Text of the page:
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I am sure I will be reading Ella many of his books.

Three Little Kittens

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This was one of Dante’s favorite books. I think he loved it because of the cat noises I used to make while reading it to him. I am almost positive that this was another book my mom read to me. This is a must for me to read to Ella, especially since we have two cats at home.

Like I said, I KNOW I am forgetting others that were probably read to me as a child. I am hoping that those of you who are close to my age will offer us some of YOUR favorites. By doing that, maybe you’ll refresh my memory about other books from my childhood.

Books I Read to the Boys

The books above were books I loved growing up, and read to my boys. The following books are some of my favorites that I remember reading to them at bedtime. These will all be in Ella’s library, because I love them all!

Goodnight Moon

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This book is so simple. I loved saying goodnight to all of the objects and having the kids point to them. Dante’ would always make a “Squeak” noise when we said good night to the mouse.

Rainbow-Fish

This book came in very handy when trying to teach about sharing and being selfish. The moral of the story and showing how sharing with others can make everyone happy is a great lesson that even adults need to remember.

The Kissing Hand

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This one was voted one of the Teacher’s Top 100 Picture Books for Children. I read this to both boys especially as it got closer to when they were going to preschool. It’s really a great book to help children deal with the “separation” issue of going to school. Our book came with all these little red heart stickers and I think Dante’ used to put them on his backpack or pencil box.

The Going To Bed Book

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Sandra Boynton has so many great books for kids! I loved reading this one every night. It was so fun and her characters are just so cute! This is just one of MANY of her books that I loved.

I’m Thankful Each Day

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Probably one of my top 5 books to read! One of my favorite bible verses is I Thessalonians 5:18 which reads: “In every thing give thanks”. Raising children, we want them to be thankful! We tell them to say “please” and “thank you”. What I love about this book is that you see this little boy who is full of gratitude. He is thankful for big things in his life, as well as the small things. He is so grateful – and happy! It is a must for Ella’s bookshelf!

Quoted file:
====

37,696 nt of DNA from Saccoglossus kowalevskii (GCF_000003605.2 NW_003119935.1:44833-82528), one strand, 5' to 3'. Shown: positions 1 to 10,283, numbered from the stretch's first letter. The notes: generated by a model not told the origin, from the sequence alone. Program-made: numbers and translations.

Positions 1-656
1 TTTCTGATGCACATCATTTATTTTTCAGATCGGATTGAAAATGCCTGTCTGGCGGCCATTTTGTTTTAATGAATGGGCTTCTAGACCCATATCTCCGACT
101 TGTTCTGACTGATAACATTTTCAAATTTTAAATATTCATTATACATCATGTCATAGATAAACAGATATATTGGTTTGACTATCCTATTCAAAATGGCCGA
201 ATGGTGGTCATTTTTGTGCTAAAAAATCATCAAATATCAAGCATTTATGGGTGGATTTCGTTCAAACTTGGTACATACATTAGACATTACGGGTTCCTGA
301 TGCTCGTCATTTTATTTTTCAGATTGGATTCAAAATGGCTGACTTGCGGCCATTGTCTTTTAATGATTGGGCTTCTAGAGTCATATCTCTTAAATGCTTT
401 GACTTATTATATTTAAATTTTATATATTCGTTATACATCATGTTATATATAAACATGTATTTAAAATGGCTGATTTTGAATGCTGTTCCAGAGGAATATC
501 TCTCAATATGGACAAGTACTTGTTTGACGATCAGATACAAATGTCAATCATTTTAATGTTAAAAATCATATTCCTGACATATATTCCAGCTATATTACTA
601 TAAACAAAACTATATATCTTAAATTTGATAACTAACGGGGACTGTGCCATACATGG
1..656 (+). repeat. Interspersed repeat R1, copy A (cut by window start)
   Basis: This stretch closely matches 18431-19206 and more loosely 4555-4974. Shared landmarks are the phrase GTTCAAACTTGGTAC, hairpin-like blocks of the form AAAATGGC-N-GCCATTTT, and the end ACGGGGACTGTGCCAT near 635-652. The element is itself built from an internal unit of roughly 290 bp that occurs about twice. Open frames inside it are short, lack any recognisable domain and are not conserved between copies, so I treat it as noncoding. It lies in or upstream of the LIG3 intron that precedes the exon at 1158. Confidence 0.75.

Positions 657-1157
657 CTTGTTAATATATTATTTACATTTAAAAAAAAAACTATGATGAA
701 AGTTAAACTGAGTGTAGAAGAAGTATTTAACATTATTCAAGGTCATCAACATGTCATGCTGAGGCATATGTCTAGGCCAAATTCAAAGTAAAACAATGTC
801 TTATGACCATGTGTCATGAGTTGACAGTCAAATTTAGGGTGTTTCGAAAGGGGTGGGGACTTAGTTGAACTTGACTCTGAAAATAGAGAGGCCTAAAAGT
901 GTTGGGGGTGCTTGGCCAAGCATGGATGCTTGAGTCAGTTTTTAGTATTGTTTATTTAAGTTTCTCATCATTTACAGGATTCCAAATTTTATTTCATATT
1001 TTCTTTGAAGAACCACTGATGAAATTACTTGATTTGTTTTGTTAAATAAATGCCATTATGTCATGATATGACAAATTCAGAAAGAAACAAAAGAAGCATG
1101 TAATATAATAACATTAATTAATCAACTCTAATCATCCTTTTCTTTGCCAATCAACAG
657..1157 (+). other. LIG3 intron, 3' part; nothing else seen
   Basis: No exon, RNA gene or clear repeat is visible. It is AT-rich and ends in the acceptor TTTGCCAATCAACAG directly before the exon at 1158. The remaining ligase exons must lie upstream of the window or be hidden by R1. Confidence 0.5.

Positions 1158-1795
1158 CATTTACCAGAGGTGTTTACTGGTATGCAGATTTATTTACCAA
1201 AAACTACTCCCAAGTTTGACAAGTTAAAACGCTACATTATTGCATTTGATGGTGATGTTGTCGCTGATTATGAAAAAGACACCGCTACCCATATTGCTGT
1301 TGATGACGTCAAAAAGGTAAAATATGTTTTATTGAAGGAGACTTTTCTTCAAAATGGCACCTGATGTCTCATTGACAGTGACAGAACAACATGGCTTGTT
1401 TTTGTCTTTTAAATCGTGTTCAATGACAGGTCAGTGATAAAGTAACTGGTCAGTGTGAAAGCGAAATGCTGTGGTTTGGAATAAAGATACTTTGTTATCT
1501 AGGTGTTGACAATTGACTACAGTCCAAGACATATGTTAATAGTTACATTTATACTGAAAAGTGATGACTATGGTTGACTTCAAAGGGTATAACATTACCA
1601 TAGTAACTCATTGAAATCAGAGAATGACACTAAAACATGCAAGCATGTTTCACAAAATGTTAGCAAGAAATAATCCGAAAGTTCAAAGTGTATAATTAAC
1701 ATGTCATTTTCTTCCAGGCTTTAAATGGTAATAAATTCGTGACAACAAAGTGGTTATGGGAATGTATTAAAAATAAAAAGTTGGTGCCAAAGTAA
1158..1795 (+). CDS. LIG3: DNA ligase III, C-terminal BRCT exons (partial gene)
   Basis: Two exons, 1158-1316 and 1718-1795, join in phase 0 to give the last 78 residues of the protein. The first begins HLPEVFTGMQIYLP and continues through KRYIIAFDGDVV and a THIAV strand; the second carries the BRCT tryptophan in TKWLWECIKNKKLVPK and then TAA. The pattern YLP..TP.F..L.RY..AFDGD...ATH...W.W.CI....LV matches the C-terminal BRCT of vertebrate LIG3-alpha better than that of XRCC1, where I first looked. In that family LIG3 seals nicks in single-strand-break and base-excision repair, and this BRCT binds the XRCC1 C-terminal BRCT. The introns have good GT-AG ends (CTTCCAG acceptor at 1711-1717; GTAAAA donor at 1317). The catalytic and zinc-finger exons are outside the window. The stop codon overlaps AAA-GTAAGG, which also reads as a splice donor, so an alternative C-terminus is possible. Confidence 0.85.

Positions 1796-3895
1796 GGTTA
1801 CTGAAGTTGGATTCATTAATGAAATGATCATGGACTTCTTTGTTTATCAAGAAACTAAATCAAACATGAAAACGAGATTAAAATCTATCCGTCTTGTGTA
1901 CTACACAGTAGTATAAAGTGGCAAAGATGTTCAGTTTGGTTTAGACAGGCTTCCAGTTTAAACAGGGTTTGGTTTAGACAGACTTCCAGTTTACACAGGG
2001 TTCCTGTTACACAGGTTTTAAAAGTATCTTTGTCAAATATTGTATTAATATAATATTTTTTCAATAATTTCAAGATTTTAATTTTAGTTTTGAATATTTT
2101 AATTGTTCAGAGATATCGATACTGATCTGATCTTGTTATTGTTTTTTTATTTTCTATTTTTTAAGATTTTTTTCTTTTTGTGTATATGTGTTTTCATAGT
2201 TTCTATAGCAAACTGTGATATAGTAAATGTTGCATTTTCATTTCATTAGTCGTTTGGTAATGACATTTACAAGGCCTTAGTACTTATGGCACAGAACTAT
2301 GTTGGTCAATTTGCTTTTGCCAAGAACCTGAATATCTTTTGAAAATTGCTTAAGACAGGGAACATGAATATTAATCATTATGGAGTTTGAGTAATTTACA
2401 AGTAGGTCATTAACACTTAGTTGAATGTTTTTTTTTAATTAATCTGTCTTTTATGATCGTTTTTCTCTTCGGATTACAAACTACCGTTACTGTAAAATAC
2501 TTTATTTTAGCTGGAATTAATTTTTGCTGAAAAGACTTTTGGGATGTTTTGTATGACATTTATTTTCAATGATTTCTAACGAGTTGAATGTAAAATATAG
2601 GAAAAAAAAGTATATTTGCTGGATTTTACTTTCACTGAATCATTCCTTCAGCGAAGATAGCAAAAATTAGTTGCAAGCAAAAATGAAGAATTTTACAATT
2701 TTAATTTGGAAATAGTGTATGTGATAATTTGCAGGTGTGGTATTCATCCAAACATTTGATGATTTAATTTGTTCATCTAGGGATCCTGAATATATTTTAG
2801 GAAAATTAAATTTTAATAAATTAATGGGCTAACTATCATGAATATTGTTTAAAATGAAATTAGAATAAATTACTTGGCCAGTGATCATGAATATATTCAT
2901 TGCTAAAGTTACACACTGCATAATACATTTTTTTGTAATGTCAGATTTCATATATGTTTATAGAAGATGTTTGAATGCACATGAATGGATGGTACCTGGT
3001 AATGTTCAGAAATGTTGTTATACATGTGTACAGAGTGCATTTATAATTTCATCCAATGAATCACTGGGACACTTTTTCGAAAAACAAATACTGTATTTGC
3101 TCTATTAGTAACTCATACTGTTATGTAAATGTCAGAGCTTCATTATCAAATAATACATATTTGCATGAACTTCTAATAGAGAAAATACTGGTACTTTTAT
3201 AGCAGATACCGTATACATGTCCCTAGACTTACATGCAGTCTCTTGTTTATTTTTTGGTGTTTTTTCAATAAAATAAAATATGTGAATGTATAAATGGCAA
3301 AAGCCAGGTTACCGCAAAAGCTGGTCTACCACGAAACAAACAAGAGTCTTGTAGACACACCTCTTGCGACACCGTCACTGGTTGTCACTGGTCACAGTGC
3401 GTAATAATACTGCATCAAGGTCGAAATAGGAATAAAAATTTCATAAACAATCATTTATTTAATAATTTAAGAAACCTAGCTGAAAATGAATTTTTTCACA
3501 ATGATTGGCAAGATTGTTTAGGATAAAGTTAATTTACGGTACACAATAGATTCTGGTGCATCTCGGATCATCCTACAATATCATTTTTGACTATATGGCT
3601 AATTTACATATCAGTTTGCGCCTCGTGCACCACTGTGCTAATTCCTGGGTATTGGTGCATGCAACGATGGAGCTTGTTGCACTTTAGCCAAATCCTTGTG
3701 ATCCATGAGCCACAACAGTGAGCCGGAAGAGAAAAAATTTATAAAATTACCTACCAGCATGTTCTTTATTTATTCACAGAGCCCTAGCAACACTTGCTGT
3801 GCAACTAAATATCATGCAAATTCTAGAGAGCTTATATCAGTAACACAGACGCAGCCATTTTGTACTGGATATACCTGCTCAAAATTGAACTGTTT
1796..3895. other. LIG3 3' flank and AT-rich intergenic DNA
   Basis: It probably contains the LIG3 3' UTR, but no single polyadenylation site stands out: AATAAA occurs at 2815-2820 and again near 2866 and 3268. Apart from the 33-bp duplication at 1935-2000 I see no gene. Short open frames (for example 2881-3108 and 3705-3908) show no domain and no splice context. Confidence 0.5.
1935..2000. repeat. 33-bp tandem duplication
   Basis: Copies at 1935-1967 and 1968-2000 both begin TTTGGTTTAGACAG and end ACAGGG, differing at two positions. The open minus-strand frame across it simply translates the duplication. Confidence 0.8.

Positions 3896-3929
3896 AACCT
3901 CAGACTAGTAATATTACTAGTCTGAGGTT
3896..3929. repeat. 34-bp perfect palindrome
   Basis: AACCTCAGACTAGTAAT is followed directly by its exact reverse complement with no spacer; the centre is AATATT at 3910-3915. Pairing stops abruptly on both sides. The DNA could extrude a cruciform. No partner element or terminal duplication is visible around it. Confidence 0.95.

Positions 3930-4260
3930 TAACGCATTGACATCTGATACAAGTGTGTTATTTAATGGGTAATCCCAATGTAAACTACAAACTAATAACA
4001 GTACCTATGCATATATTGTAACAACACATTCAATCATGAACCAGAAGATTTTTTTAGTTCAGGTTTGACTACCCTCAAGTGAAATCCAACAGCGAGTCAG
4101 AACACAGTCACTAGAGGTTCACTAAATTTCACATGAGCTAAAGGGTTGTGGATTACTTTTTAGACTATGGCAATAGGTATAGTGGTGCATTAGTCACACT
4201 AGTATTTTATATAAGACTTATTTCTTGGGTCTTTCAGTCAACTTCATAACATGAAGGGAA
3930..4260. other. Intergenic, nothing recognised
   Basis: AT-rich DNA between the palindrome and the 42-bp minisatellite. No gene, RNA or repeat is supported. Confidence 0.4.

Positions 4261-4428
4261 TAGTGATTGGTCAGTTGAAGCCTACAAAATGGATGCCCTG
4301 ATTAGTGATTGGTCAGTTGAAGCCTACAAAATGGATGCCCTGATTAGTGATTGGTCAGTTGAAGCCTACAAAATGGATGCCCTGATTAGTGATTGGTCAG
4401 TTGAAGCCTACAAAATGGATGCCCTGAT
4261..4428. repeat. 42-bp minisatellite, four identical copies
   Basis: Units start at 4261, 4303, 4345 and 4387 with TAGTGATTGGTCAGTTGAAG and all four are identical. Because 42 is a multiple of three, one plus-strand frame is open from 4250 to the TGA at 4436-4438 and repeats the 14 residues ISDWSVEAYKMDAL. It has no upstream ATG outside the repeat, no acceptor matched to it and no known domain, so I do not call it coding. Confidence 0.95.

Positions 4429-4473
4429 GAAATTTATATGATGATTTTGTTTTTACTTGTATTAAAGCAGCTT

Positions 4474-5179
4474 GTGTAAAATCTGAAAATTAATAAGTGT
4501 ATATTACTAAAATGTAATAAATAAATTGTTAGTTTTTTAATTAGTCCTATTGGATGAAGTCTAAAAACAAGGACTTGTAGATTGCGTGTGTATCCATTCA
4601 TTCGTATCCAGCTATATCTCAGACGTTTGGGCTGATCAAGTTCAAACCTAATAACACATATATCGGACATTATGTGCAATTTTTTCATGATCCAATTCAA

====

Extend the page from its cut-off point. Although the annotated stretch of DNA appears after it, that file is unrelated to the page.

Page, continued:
Snowmen At Night

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I love this book for so many reasons. Remember when you were a kid and you’d make your snowman? Then the next day you’d come out and he’d look a little different? It always made me wonder what he’s been up to! That’s exactly what this book is about. What do snowmen do at night?! This book is just so much fun to read and the illustrations are a hoot, too!

This book was a favorite of both my sons! Caralyn Buehner wrote a few sequels to this too (Snowmen At Christmas, Snowmen At Play, Snowmen At Work, Snowmen All Year)! My goal is to have all of these in Ella’s library.

Reading Dads Rock!

Reading is SO important! The great stories that are found in books will fuel a child’s imagination for years and years! A parent reading to their child is one of the greatest things in the world. It is quality time together. It is bonding time. It is something that I cannot wait to do with our daughter. Bring on the bedtime stories!!